SM: How easy would it be for people to adjust to and stick to this formula?
EW: A big part of the book is helping families get there. We step-by-step diagnose where they're at and then help them bring their money in balance. Not everyone will have the same set of problems. We've counseled people who were way over on their must-haves and quite frankly, weren't spending enough money on fun. We've also counseled people who had their must-haves well under control, but who are out of control on the fun stuff.
SM: In your book, you wrote that even if people are doing everything right, the system is against them. Credit card companies keep increasing interest rates, there's a new bankruptcy law that will prevent many people from filing for bankruptcy...
AWT: That's true: It is a tougher world financially and the deck is stacked against people. No doubt about it. It is harder to live a middle-class life on a middle-class salary. And at the same time, everybody can make steps to make it better.
EW: That really is the philosophy of this book. No, it's not fair, but fair isn't what counts here. I've been very active in this bankruptcy debate, and I have pressed Congress as hard as I humanly know how about how this bankruptcy bill presses down on hardworking families while it lets credit card companies and millionaires walk free. I think it's not fair. But I might as well shout to the wind. Families need to help themselves today. And we're trying to give them the tools to do that. SM: Some of your advice is pretty contrarian to what the majority of financial planners would typically recommend. For example, people who hold a lot of credit card debt are often counseled to take a home-equity line of credit or a home-equity loan. The interest rates are much lower and the math seems to work out. But you are totally against that.
AWT: Look at it this way. If you have a few thousand dollars on credit cards, that's not worth taking a home-equity loan because it's not worth the transaction costs: You can get that debt paid off. If you have tens of thousands of dollars in credit card debt, you have a big problem. And if you have big financial problems, this is the worst time to go betting your home that it's going to work out right. This is the time to be conservative with the roof over your head, even if it does cost you an extra point or two in interest.
EW: Over the past generation, foreclosures have more than tripled. No one ever mentions that in a home-equity ad. Home-equity loans are a bad idea for anyone — (but) they are a worse idea for someone in financial trouble. They take debt that might be a strain for a long time and they turn it into a wrecking ball dangling over your home.
AWT: One other piece of contrarian advice we have — we're not interested in finding the best deal on a credit card. We think all credit cards are dangerous. They can change their terms in 15 days without your permission. So how do you deal with that? You take them out of your wallet. Just get rid of them all together. Life is simpler without credit cards.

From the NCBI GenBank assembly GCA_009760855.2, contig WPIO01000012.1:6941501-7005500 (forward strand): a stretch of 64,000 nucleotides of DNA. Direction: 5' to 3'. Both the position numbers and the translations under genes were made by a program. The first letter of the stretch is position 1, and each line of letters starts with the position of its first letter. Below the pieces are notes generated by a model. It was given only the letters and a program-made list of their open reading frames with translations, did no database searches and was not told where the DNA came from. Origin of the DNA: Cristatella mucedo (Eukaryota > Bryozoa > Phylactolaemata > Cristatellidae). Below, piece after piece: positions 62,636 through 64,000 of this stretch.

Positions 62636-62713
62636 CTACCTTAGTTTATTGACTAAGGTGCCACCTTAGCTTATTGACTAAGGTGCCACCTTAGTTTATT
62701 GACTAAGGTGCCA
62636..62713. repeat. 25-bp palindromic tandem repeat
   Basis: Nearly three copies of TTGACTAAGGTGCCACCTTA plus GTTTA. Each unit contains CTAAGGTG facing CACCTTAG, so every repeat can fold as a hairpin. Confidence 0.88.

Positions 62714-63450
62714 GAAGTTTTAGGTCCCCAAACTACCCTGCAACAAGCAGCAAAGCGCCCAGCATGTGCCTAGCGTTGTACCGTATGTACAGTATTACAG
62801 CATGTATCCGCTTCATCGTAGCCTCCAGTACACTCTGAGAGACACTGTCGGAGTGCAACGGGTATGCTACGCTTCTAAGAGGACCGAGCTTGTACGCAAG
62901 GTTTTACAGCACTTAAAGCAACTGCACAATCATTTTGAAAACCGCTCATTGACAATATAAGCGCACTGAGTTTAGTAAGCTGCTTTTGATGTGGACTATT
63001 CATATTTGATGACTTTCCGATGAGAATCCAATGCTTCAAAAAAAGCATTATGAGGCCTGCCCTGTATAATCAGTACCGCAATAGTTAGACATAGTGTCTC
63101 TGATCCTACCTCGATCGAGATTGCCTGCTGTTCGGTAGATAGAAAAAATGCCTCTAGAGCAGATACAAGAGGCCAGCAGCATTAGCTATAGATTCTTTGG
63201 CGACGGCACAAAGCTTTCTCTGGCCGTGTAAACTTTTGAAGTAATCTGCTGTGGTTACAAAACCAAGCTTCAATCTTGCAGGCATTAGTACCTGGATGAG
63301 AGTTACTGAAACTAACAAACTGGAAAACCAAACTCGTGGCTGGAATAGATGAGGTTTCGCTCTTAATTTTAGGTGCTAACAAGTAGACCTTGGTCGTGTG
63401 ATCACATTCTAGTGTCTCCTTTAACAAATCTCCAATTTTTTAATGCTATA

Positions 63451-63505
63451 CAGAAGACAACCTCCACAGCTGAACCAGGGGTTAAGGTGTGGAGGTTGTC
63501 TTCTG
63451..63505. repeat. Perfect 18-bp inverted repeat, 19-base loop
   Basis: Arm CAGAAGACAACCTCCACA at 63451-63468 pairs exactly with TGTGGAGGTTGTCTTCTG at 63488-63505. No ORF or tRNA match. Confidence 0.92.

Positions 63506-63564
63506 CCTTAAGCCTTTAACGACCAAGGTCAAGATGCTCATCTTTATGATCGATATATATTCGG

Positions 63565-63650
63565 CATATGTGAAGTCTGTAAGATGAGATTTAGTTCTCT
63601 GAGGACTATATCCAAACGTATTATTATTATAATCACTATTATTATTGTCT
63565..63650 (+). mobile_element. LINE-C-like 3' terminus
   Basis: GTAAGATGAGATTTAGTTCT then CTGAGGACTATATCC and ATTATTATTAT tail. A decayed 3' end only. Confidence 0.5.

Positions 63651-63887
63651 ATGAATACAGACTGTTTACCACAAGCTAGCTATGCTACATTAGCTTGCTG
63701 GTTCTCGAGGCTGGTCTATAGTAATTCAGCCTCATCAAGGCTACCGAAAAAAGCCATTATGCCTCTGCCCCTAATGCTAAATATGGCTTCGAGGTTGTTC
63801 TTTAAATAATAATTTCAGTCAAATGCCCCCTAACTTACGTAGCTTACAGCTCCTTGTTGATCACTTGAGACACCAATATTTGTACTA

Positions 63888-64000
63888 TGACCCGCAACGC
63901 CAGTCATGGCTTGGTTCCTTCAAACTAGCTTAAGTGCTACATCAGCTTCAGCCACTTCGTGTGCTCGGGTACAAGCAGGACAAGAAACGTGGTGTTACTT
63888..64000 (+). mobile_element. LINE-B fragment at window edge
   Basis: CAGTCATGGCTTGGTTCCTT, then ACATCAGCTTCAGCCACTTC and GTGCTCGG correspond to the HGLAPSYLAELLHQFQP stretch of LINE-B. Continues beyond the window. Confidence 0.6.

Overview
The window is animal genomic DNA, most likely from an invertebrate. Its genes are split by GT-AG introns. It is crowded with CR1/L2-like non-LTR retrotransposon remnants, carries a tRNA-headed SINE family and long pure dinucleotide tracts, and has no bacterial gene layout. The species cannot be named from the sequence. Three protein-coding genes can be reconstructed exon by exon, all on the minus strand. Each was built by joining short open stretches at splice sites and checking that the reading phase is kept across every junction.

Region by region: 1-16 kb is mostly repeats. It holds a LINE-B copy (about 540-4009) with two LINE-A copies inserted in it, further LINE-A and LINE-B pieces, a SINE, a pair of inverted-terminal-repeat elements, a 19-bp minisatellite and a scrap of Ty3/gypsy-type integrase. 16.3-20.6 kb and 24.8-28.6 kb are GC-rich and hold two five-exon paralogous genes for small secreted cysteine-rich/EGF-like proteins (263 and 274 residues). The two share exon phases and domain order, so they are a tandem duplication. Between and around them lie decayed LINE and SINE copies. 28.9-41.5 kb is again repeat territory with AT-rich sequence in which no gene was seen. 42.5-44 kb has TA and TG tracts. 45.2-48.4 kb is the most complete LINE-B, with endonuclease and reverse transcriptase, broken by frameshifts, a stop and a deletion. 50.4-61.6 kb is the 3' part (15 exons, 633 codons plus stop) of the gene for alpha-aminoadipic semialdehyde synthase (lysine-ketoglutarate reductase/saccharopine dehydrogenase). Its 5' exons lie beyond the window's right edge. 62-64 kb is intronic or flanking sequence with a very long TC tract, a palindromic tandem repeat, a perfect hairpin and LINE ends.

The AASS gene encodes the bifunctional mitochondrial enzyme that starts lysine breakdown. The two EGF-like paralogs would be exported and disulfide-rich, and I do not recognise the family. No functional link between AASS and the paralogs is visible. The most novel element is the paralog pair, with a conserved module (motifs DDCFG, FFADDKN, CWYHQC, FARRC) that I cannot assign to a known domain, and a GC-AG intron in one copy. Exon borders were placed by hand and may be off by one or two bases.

EW: We think people should have a more personal relationship with their cash. Peeling off six 20-dollar bills for a pair of jeans feels very different from signing a credit slip. Research has shown that when you spend cash instead of using credit cards, you spend less.
SM: Another unusual route you take is suggesting that people put "fun money" before their savings. Surely, most folks would be more than happy to do that, but how can they make it work?
AWT: It's true. There are a lot of books out there that say, I don't care about the rest of your money, just take $200 a month and put it in a savings account. The problem is, they don't tell you where to come up with that $200 and what to change in your life to make room for that $200.
Our strategy is this: Focus first on the day-to-day changes you need to make in your life, so that savings can become automatic. We put savings last not because it's last in importance, but because by the time you think about savings it should be really easy. Trying harder to save doesn't mean anything. It's like telling someone try harder to lose weight without telling them how to eat and exercise better.
EW: We think there should be room in every diet for some cake. We're not saying spending on fun is somehow more important than saving, but we're not saying it's less important, either.
SM: You also draw a clear line between saving and debt: You recommend paying off debt — what you call "steal-from-tomorrow debt" — before even stashing away an emergency fund. That's very unusual.
AWT: The truth is, having a six-month emergency fund while you're carrying around debt is just fooling yourself. That's really just hocus-pocus. Paying off debt clears the deck in case an emergency comes. When you're carrying around debt it's like walking along with a giant weight in your backpack. If you hit a bump in the road, it'll be really hard to climb that bump. But if you get rid of that backpack, it'll be much easier to handle any bumps that come along.